Put Down That Calculator!

Most parents fret today over their child’s use of digital devices. They fear that social media, iPods, Xbox 360, or smartphones are taking over children’s collective brains and lives.{{more}} Well think again. The most harmful device your child uses today might very well be their handheld calculator.

Many classrooms from 6th grade and up allow calculators to be used. Calculators are particularly helpful with upper level math problems such as graphing parabolas and such. But, in many instances, they become overused.

Calculators are being used to do basic arithmetic operations. Instead of mental recall of multiplication tables, or manual execution of long division, or multi-digit multiplication, it is far easier to get out the handheld calculator.

For many students, calculator overuse is responsible for atrophied mental math skills. These waning skills, if left uncorrected, will lead to problems not only in their next grade level, but beyond that in executing life’s daily challenges. Most experts would argue that calculators should be a tool used to speed up computations that a student already knows how to perform manually or mentally.

Some of you might immediately discount the ability to do mental math and manual calculations as unnecessary or dismiss it as “old school.” You might be tempted to use a false parallel to today’s spell-check. In other words, why bother to learn to spell if the computer will automatically correct your spelling for you. By that logic, why even learn the definition of words if we could look each one up in a dictionary. For that matter, why learn about the Civil War if you can just copy and paste information about the war from millions of websites.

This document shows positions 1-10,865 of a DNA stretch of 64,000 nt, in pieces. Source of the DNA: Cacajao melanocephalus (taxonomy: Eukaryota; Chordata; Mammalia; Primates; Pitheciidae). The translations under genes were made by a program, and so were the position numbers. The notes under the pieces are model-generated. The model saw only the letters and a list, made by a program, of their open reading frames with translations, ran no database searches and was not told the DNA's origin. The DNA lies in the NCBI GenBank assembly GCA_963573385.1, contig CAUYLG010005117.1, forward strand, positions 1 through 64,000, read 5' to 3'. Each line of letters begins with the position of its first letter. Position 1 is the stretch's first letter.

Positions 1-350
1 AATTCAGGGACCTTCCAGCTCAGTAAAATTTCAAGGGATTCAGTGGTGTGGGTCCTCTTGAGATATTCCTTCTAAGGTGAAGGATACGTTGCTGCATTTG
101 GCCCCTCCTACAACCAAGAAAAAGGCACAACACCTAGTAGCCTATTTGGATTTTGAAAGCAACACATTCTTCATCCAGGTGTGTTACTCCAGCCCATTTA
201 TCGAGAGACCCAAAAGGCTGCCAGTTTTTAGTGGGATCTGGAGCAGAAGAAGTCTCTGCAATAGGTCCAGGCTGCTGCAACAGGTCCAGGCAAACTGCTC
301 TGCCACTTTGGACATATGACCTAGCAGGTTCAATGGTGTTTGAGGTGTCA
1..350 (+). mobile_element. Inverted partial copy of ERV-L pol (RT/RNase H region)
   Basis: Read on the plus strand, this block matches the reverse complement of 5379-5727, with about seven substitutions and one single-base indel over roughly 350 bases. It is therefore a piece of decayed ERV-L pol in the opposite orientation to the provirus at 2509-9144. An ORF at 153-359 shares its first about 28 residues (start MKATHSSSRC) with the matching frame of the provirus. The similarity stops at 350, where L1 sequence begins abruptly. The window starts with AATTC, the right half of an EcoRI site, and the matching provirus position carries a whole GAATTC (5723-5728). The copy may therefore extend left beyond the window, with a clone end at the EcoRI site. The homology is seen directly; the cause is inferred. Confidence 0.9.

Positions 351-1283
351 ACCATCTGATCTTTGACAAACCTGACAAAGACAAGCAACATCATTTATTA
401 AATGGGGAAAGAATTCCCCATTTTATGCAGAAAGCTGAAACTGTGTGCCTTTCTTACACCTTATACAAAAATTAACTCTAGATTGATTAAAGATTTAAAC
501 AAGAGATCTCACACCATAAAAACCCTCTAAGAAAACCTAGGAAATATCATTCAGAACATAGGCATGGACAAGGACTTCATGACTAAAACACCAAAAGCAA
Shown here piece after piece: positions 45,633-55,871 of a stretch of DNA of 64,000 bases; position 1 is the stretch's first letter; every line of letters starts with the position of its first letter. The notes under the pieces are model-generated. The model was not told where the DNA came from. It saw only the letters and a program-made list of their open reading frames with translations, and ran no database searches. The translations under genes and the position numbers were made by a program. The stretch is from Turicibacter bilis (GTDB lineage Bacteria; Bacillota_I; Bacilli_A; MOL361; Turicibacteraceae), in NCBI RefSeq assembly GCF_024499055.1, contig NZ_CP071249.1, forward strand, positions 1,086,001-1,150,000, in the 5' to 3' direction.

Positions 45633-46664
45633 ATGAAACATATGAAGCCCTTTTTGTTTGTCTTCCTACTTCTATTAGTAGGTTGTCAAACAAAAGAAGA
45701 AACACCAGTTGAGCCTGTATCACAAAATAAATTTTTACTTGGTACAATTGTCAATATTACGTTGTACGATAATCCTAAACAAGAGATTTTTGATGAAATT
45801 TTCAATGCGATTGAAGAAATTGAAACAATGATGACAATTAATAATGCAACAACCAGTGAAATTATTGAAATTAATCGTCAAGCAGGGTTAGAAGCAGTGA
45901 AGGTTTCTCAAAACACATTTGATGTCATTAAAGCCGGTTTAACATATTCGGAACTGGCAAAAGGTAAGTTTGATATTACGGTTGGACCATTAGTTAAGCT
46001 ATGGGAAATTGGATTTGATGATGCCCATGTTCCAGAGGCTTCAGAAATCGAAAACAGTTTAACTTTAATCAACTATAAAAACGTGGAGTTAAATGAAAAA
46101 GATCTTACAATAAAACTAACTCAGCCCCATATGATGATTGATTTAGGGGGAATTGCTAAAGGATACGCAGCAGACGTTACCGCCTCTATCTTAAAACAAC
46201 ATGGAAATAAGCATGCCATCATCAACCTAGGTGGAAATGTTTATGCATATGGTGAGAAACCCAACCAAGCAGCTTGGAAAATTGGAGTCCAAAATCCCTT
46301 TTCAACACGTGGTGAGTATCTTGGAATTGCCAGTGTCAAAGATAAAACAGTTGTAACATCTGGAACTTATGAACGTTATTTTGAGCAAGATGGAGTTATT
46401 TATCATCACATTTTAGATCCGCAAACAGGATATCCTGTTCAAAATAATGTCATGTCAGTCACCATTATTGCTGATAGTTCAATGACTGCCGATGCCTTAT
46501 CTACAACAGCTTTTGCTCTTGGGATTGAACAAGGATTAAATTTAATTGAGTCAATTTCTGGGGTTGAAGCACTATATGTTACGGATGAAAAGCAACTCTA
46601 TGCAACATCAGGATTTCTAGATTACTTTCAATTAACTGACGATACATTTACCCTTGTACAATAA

Mathematicians have always searched for efficient ways to perform mundane calculations to free their minds to focus on more complex problems. The abacus and slide rule are two such examples. Thus, the real question is not “if” to use a calculator, but “when.” When is the appropriate time to introduce a calculator so that it does not become a crutch, an enabler, but rather is used to extend a child’s knowledge and ability.

There are many opinions, both pro and con, as to when it is OK to allow a child to use a calculator. With all the divergent points of view, what’s a parent to do? Here is a simple test

If your child is currently using a calculator in class (e.g. 6th grade and up), give them this 10-question test below. They should be able to answer each in their head within about two seconds:

• 9 times 7 (63)

• 17 minus 9 (8)

• 68 plus 15 (83)

• 72 divided by 8 (9)

• 80 times 3 (240)

• 51 minus 14 (37)

• 7 times 8 (56)

• 24 divided by 3 (8)

• 8 plus 7 (15)

• 150 divided by 25 (6)

If they can do the above exercises in their head, you can feel pretty confident they are not using a calculator in class as a crutch. Children that can do these in their heads will be using the calculator, as it was designed; to save time, to allow for more complex operations to be thought through.­­

If your child cannot answer the above questions with relative ease, don’t worry so much about their facebook, smartphone and texting usage … worry instead about their overuse of calculators.

Mark Ahrens is Center Director of Mathnasium, a math-only learning center. He can be reached at 203-783-1490 or milford@mathnasium.com.